Crowded emergency rooms are having a serious ripple effect on care in Los Angeles, and anecdotal evidence suggests the problem is widespread, according to a new study to be published next month in the Annals of Emergency Medicine. The study, in the peer-reviewed journal of the American College of Emergency Physicians, said the delays are forcing ambulances by the dozens to sit idle outside hospitals while paramedics wait to transfer patients to an increasingly scarce supply of beds. From April 2001 to March 2002, researchers identified 21,240 incidents when Los Angeles Fire Department ambulances were out of service while paramedics waited to transfer their patients -- or one of every eight transports. "Emergency patients who need to be hospitalized are boarded in emergency departments until inpatient beds become available. This causes the whole system to back up and reduces the ability of emergency medical staff to care for more patients coming by ambulance," said Marc Eckstein, lead author of the study who is an emergency physician with the Keck School of Medicine of the University of Southern California at Los Angeles and medical director of the Los Angeles Fire Department. The median delay was 27 minutes, although the wait rose to one hour or more in 8.4% of those cases, the study said, placing much of the blame on a lack of beds at many hospitals, particularly in the intensive-care units. The study said emergency visits have increased by 59% over the past decade across California at the same time that the number of critical-care beds in the state has dropped 4%. Meanwhile, the number of emergency departments in California decreased by 12%, according to the study. -- by Michael Romano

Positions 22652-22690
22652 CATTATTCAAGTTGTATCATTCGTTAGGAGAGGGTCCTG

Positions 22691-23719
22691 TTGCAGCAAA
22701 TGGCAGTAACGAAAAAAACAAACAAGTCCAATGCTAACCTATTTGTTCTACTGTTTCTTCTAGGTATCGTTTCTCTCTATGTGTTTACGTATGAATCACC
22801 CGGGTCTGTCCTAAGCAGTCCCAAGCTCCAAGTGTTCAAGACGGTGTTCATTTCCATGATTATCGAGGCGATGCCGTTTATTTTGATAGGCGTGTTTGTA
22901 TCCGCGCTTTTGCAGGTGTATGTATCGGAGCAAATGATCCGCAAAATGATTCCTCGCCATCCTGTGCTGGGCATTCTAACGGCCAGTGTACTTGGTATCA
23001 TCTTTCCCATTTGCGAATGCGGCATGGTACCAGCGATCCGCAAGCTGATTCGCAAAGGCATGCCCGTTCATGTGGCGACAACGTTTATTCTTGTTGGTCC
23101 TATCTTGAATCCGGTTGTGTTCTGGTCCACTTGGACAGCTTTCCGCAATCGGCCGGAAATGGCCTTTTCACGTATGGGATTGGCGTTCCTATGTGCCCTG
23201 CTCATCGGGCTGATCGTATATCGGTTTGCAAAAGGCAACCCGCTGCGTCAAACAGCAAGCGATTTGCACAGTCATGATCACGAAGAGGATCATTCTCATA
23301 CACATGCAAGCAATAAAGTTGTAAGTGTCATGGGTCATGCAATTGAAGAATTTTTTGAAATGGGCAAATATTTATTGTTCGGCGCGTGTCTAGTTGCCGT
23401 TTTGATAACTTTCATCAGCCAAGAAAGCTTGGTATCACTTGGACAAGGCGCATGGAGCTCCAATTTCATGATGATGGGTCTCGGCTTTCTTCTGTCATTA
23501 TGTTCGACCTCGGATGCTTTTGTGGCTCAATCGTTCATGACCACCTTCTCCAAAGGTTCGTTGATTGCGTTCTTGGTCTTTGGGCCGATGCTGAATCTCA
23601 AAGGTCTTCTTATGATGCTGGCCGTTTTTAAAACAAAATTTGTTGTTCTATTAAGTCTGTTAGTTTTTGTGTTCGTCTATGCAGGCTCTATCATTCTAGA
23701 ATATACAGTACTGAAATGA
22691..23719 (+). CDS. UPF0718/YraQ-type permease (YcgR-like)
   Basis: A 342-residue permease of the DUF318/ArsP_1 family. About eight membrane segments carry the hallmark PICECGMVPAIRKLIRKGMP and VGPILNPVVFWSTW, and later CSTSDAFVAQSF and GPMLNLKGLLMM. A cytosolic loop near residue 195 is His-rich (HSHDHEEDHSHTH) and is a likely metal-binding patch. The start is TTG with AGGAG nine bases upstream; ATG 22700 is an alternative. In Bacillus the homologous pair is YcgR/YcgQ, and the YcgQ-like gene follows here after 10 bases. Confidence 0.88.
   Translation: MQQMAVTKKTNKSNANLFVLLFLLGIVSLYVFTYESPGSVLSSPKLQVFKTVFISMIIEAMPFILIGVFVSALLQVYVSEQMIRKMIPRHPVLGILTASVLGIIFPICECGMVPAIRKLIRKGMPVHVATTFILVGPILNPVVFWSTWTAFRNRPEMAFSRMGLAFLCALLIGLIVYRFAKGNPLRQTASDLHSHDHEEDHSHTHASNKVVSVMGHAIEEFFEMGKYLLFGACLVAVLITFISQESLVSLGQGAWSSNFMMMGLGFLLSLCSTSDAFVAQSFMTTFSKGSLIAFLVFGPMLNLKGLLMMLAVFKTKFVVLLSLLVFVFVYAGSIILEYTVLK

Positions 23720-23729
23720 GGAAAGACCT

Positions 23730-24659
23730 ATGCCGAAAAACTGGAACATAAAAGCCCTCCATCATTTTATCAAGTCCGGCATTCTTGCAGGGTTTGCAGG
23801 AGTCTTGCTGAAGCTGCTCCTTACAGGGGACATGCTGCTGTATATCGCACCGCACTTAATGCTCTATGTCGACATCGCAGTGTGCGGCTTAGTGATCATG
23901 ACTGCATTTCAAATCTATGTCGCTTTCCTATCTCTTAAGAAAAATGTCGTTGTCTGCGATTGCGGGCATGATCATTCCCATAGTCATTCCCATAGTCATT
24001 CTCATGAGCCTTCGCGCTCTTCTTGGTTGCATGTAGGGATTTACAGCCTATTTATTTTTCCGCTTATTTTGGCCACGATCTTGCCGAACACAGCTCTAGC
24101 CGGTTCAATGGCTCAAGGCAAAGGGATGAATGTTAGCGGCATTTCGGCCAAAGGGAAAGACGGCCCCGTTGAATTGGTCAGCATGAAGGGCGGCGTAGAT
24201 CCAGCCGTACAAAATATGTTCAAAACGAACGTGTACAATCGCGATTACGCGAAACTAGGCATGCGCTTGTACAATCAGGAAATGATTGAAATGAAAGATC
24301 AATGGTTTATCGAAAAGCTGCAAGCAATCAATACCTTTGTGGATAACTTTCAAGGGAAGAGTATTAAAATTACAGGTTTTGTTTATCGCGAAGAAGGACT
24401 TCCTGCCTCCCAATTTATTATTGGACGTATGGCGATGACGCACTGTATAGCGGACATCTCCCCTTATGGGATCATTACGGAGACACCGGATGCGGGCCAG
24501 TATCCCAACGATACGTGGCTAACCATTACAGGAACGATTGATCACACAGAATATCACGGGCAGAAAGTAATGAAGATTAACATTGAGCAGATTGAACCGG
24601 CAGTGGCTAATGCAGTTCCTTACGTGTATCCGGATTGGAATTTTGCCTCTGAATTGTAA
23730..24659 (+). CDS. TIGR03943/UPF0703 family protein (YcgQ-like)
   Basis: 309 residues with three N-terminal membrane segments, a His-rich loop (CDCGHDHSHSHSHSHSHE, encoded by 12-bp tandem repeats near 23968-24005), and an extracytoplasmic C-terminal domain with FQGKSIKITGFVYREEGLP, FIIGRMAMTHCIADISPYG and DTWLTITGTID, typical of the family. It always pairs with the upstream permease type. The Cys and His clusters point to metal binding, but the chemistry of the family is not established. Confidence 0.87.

ER crowds, lack of beds delay ambulances: report
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